A Starbucks worker who is the focus of a federal government complaint against the company says she was fired in retaliation for her unionization efforts.
The National Labor Relations Board complaint, filed by Laila Dalton and another Starbucks employee last month, alleges that the company violated the federal Labor Code by monitoring and retaliating against union supporters and “interfering with workers from forming a union.” , restrained and coerced,” said the board’s regional director in Phoenix, Arizona.
On April 4, Ms Dalton took to social media to announce that “they fired me”.
“My heart is broken,” she said.
The store’s union election begins this month.
Ms. Dalton began organizing after the campaign in Buffalo, New York, which successfully chose to form the first-ever union at a company-run Starbucks store. The day before Ms Dalton and her colleagues planned to announce their store’s campaign, she was caught up in a conversation with management, which she recorded.
According to the Labor Board’s complaint, Ms Dalton had complained about understaffing, work schedules and the treatment of other workers by supervisors, for which she received a suspension and warning citing absenteeism and other violations previously excused, including unauthorized shifts and medical Care for absenteeism according to the complaint.
Starbucks management called employees’ communications with other employees about staff shortages “as inappropriate and negative and cited these communications as grounds for disciplinary action, threatening employees with disciplinary action if they engage in protected concerted activities,” according to the government report, the most recent month was released.
The Labor Board said Starbucks disciplined workers because they were “supportive [union] and to engage in and discourage employees from engaging in concerted activities,” despite federal protections for employees to engage in “concerted activities” to address work-related issues.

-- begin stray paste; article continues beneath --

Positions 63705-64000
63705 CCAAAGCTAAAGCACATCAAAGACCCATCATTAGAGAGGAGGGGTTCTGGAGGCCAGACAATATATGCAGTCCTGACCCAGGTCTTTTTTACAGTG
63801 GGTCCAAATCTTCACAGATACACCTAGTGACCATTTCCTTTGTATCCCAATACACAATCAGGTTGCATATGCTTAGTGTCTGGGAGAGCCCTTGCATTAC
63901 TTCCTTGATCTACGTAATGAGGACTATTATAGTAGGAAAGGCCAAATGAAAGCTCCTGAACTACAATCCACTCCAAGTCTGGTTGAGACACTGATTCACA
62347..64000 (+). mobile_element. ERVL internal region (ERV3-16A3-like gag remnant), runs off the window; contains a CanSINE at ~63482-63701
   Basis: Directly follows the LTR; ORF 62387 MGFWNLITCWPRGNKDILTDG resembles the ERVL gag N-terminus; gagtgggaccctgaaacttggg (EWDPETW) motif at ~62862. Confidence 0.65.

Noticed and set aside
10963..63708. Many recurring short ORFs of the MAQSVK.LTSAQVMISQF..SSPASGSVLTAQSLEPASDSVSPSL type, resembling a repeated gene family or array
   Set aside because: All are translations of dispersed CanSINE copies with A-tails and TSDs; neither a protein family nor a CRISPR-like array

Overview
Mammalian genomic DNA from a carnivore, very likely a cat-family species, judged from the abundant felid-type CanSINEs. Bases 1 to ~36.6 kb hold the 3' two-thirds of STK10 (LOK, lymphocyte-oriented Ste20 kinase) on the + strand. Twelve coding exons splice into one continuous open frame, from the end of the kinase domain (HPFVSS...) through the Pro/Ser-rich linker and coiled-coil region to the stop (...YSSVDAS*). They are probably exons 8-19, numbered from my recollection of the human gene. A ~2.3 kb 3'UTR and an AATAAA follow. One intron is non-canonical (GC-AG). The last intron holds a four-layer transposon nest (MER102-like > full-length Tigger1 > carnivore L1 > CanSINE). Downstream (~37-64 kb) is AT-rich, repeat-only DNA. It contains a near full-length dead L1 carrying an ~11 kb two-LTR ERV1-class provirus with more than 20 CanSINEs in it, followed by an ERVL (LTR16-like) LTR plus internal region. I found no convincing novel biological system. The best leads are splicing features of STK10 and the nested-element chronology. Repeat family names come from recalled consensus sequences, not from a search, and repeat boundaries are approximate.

CEO Howard Schultz, who recently succeeded Kevin Johnson after 13 years at the helm of the company, told a city hall on April 4: “We cannot ignore what is happening in the country because these are companies across the country that are run by many are attacked avenues by threats of unionization.”
Starbucks spokesman Reggie Borges confirmed that Ms Dalton was fired and claimed that she “has been contacted numerous times for conduct that does not reflect the company’s mission and values,” he said The Independent.
“A partner’s interest in a union does not absolve them from the standards we have always held. We will continue to consistently enforce our policies for all partners,” he said.
He referred to Ms Dalton’s recordings of discussions with management “without their consent, which is against the law [Arizona].” Arizona is what is known as a “one-way” consent state, meaning that an in-person recording between at least two people must have permission from at least one person, although that person may be the party making the recording.
Ms Dalton has entered into discussions with two managers “at least twice in the past week”, he added.
Her recordings and “final written warning … resulted in her termination,” he said The Independent.
She told More Perfect Union that she was “harassed every day.”
“I know when someone is going to bother me, so I always want to record,” she told the outlet.
Starbucks Workers United, which represents the organizers, said the company “will not get away with this blatant retaliation” against Ms Dalton. “They must be held accountable for their unscrupulous actions.”
Following the Buffalo union election, more than 100 company-run Starbucks locations ran for union elections, with victories at a dozen locations, with the newest — and largest yet — at a flagship roastery in Manhattan. A store in Mesa, Arizona, was the first to win a union election outside of New York.
Starbucks has repeatedly denied involvement in anti-union efforts, while workers and union organizers have claimed the company has held meetings, sent anti-union messages and sent relief about management interference to discourage workers.
The Independent has asked Ms Dalton and union organizers for comments.